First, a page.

What is radiotherapy?
Radiotherapy is a cancer treatment that uses high doses of radiation to eliminate cancer cells and reduce tumours.
There are two main types of radiotherapy:
- External beam radiotherapy: a beam of radiation is aimed at the tumour from outside the body.
- Internal radiotherapy: in this type of treatment, the source of radiation is placed inside the patient’s body. The radiation source may be a solid or a liquid. The technique is called brachytherapy if the source is solid and systemic radiotherapy if the source is liquid.
Why is it done?
The treatment is used to destroy cancer cells and slow the growth of tumours without harming nearby healthy tissue. More than half of people with cancer receive some type of radiotherapy. In some cases, it is the only treatment required.
Radiotherapy has several applications:
- before surgery, to reduce the size of a tumour so that surgery is more straightforward.
- after surgery or chemotherapy, so that the cancer does not return.
- in cases in which the cancer cannot be eliminated, palliative radiotherapy may be used to reduce the size of the tumour and hence lessen the symptoms.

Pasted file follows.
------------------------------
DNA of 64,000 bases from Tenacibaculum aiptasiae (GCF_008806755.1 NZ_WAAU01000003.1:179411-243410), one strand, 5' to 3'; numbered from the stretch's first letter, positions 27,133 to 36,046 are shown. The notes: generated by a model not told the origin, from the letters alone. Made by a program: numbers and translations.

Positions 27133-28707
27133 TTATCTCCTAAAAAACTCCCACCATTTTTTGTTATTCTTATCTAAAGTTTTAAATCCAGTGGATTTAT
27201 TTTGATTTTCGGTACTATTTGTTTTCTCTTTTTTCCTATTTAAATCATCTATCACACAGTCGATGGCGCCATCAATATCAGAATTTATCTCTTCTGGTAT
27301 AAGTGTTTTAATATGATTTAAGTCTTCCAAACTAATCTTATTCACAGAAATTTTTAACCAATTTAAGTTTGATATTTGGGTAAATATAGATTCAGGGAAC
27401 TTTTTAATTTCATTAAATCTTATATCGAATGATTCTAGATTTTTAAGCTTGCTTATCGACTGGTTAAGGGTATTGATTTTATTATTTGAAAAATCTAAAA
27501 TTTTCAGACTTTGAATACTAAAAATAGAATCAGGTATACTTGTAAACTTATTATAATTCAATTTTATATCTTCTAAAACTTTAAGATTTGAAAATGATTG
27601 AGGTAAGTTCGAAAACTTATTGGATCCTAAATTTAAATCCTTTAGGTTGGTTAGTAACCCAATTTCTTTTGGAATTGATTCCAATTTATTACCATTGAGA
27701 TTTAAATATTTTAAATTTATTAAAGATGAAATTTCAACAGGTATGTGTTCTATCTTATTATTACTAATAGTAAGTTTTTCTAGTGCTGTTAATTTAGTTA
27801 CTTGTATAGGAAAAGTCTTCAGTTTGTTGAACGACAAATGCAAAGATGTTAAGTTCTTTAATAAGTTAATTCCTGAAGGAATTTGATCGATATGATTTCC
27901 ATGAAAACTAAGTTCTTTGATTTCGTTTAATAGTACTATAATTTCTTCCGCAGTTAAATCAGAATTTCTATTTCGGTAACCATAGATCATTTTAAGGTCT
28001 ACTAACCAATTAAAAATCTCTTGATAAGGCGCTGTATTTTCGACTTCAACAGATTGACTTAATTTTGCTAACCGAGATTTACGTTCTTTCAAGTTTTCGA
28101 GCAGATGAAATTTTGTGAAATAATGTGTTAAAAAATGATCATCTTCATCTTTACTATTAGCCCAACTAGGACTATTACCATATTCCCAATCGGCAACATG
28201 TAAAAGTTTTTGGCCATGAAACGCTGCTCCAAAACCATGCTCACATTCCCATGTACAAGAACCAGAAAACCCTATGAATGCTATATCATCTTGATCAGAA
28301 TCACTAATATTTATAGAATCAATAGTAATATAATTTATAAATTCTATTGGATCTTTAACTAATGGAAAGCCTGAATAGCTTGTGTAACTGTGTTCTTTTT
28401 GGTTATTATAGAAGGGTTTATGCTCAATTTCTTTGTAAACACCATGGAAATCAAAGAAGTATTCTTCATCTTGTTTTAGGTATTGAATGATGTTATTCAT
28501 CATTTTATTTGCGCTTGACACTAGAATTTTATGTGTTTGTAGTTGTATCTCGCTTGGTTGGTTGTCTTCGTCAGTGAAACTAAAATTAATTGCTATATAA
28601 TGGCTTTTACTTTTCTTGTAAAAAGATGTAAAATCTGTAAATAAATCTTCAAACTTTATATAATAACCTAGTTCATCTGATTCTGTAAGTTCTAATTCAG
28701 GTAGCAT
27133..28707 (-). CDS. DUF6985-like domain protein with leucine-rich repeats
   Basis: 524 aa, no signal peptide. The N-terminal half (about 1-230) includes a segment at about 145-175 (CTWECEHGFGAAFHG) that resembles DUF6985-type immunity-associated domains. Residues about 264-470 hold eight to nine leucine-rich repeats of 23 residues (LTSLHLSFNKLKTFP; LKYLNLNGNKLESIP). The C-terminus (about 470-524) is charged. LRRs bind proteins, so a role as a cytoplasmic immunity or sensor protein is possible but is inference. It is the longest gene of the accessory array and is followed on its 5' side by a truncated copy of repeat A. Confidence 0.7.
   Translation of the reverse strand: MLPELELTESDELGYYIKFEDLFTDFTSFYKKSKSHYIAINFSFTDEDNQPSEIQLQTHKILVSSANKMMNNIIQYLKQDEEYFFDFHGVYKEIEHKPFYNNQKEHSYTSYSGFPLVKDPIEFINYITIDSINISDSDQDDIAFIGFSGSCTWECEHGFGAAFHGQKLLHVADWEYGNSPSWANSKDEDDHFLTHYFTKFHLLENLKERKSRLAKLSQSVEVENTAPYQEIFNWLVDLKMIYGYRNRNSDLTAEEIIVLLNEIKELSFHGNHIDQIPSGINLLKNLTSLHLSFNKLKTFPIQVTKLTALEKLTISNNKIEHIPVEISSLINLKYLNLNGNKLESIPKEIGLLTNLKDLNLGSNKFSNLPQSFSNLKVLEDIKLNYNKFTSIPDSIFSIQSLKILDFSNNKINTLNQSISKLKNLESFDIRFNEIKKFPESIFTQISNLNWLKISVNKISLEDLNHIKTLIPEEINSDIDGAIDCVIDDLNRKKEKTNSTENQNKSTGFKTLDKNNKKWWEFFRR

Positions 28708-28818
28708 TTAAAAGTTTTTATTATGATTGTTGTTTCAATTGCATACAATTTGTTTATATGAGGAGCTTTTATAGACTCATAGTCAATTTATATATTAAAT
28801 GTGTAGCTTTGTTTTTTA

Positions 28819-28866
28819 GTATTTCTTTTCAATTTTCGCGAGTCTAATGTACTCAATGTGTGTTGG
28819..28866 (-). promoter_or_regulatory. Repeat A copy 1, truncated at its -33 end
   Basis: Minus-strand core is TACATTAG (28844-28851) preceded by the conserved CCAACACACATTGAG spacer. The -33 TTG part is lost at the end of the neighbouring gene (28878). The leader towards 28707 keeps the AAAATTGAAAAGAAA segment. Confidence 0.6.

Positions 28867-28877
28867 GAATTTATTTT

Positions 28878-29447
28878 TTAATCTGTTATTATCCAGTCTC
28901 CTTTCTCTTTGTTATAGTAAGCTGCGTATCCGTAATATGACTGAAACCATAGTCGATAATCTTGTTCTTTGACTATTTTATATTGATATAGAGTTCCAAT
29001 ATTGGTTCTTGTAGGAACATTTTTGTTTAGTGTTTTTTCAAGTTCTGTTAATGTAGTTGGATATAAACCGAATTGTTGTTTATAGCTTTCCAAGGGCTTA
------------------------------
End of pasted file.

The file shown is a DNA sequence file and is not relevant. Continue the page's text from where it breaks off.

- in cases in which the cancer cannot be surgically removed.
What does it involve?
Radiotherapy damages the DNA of cancer cells, causing them to die or slowing their growth rate. When cancer cells are damaged, they break apart and are then discarded by the body.
Radiotherapy does not eliminate cancer cells immediately. The treatment starts having an effect after some days or weeks. Once the cancer cells start dying, they carry on dying for weeks or months after the end of the treatment.
Several factors are taken into consideration to determine the type of radiotherapy to be administered, including:
- the type of cancer
- the size and location of the cancer
- the proximity of the tumour to normal tissues sensitive to radiation.
- the patient’s general condition and age
- the patient’s medical history.
How to prepare for radiotherapy
It is important that you receive clear information about what the treatment will consist of, how long it will take and when it will be carried out. You should also receive information about possible side effects.
You must be well nourished and must tell the medical team any medications or supplements you are taking.
Care following the intervention
After the intervention, you will continue to have appointments with the doctor to check that the treatment is working and that the cancer has not returned. You will be given dietary advice, including eating fruit, vegetables and whole-grain cereals. A healthy diet and strong immune system is important as you will be at higher risk of developing other medical conditions.
You will also receive other recommendations such as to stop smoking, maintain a healthy body weight, cut down or give up alcohol, and be physically active.
Alternatives to this treatment
There are alternatives to radiotherapy. In some cases, treatments such as the following are administered at the same time as or after radiotherapy: